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Why do multi-attribute utility instruments produce different utilities: the relative importance of the descriptive systems, scale and 'micro-utility' effects.

Richardson J, Iezzi A, Khan MA - Qual Life Res (2015)

Bottom Line: Scale effects were determined by the linear relationship between utilities, the effect of the descriptive system by comparison of scale-adjusted values and 'micro-utility effects' by the unexplained difference between utilities and values.Overall, 66 % of the differences between utilities was attributable to the descriptive systems, 30.3 % to scale effects and 3.7 % to micro-utility effects.Other differences, attributable to utility formula, are comparatively unimportant.

View Article: PubMed Central - PubMed

Affiliation: Centre for Health Economics, Monash Business School, Monash University, Wellington Road, Clayton, VIC, 3800, Australia, jeffrey.richardson@monash.edu.

ABSTRACT

Purpose: Health state utilities measured by the major multi-attribute utility instruments differ. Understanding the reasons for this is important for the choice of instrument and for research designed to reconcile these differences. This paper investigates these reasons by explaining pairwise differences between utilities derived from six multi-attribute utility instruments in terms of (1) their implicit measurement scales; (2) the structure of their descriptive systems; and (3) 'micro-utility effects', scale-adjusted differences attributable to their utility formula.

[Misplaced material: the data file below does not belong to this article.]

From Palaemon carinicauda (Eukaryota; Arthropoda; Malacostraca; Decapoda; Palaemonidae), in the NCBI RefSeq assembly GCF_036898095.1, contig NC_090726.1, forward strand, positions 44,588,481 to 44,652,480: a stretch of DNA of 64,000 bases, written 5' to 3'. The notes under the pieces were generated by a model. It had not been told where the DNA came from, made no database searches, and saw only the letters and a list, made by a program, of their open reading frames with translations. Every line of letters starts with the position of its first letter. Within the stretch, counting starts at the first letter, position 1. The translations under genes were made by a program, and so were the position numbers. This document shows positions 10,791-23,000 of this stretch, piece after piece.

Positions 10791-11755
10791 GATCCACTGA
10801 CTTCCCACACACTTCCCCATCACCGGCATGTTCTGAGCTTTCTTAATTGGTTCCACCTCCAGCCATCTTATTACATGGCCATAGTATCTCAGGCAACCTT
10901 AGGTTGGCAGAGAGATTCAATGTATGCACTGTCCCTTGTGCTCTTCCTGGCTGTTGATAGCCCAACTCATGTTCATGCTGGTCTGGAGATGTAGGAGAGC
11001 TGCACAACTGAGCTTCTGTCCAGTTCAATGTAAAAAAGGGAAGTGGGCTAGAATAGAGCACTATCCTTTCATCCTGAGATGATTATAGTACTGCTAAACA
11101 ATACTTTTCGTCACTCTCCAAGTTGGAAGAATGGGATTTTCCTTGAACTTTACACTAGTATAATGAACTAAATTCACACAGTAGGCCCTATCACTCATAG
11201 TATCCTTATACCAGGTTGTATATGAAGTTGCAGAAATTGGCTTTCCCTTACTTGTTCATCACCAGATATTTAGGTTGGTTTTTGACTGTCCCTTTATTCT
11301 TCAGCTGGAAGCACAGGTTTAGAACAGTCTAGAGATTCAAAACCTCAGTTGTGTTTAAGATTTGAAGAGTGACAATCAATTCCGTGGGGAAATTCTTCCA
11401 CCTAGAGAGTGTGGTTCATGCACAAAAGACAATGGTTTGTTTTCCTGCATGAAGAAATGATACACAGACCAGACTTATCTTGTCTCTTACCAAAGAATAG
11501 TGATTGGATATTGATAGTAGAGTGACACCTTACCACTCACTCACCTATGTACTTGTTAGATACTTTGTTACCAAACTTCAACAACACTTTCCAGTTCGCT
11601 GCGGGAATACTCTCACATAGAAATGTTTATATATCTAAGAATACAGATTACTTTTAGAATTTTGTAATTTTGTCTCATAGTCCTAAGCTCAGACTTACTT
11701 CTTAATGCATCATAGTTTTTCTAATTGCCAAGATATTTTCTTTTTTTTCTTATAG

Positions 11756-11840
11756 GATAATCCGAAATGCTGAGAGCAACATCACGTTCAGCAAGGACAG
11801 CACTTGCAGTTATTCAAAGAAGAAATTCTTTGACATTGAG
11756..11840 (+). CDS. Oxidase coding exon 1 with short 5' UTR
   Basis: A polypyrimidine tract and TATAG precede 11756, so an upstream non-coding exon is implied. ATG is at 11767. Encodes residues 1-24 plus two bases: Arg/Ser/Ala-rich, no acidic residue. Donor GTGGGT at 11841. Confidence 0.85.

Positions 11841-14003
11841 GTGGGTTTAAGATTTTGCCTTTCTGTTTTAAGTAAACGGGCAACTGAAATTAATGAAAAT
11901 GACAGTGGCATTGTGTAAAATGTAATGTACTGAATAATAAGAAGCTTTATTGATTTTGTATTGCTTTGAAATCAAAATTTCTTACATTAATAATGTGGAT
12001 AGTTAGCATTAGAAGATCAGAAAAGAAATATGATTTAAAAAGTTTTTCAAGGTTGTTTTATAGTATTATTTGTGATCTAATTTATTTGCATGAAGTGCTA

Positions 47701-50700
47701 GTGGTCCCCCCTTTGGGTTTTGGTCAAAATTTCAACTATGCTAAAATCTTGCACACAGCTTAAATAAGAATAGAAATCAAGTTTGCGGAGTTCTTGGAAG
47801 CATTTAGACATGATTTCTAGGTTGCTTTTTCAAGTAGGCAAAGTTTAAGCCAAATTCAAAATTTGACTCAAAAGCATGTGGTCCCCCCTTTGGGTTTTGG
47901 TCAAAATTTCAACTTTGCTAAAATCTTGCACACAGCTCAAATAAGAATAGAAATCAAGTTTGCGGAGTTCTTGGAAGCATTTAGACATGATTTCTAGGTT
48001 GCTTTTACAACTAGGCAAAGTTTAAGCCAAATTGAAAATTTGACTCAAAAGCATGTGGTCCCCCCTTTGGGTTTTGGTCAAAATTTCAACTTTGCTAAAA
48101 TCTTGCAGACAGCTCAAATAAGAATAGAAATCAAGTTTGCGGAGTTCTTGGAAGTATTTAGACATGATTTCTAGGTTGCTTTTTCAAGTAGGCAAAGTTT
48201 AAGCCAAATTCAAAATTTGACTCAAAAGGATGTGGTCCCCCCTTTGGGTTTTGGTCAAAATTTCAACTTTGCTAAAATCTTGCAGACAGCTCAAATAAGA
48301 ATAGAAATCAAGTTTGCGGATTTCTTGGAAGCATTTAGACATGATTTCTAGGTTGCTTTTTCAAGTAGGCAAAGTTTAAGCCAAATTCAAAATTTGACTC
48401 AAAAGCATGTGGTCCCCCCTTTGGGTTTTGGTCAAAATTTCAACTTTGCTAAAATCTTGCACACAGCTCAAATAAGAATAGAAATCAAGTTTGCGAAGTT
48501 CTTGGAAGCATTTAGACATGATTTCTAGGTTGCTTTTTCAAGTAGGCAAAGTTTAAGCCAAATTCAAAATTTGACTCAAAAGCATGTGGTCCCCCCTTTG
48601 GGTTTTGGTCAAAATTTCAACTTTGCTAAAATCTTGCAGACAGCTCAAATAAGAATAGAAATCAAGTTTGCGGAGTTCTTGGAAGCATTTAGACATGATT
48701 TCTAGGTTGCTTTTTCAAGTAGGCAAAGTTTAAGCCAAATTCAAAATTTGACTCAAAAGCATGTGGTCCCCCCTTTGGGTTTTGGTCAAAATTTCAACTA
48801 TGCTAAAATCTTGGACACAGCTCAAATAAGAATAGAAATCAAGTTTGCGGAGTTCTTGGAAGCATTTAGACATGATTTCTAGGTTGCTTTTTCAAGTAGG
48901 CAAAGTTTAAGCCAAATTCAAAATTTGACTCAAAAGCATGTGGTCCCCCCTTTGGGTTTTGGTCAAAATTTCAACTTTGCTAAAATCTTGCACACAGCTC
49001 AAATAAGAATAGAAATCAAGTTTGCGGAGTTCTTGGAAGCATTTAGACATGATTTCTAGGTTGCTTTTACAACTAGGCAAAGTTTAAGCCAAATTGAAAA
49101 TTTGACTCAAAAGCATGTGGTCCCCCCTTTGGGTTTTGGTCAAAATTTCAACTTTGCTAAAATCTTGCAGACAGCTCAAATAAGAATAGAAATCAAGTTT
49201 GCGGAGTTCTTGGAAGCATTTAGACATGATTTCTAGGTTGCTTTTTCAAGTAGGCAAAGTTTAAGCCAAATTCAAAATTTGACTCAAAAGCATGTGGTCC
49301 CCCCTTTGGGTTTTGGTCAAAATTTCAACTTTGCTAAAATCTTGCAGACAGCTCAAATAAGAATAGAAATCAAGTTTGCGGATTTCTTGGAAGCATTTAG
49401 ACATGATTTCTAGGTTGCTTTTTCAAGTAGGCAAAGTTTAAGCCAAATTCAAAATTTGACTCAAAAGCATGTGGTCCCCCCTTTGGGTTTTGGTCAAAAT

Methods: The EQ-5D-5L, SF-6D, HUI 3, 15D and AQoL-8D were administered to 8,019 individuals. Utilities and unweighted values were calculated using each instrument. Scale effects were determined by the linear relationship between utilities, the effect of the descriptive system by comparison of scale-adjusted values and 'micro-utility effects' by the unexplained difference between utilities and values.

Results: Overall, 66 % of the differences between utilities was attributable to the descriptive systems, 30.3 % to scale effects and 3.7 % to micro-utility effects.

Discussion: Results imply that the revision of utility algorithms will not reconcile differences between instruments. The dominating importance of the descriptive system highlights the need for researchers to select the instrument most capable of describing the health states relevant for a study.

Conclusions: Reconciliation of inconsistent utilities produced by different instruments must focus primarily upon the content of the descriptive system. Utility weights primarily determine the measurement scale. Other differences, attributable to utility formula, are comparatively unimportant.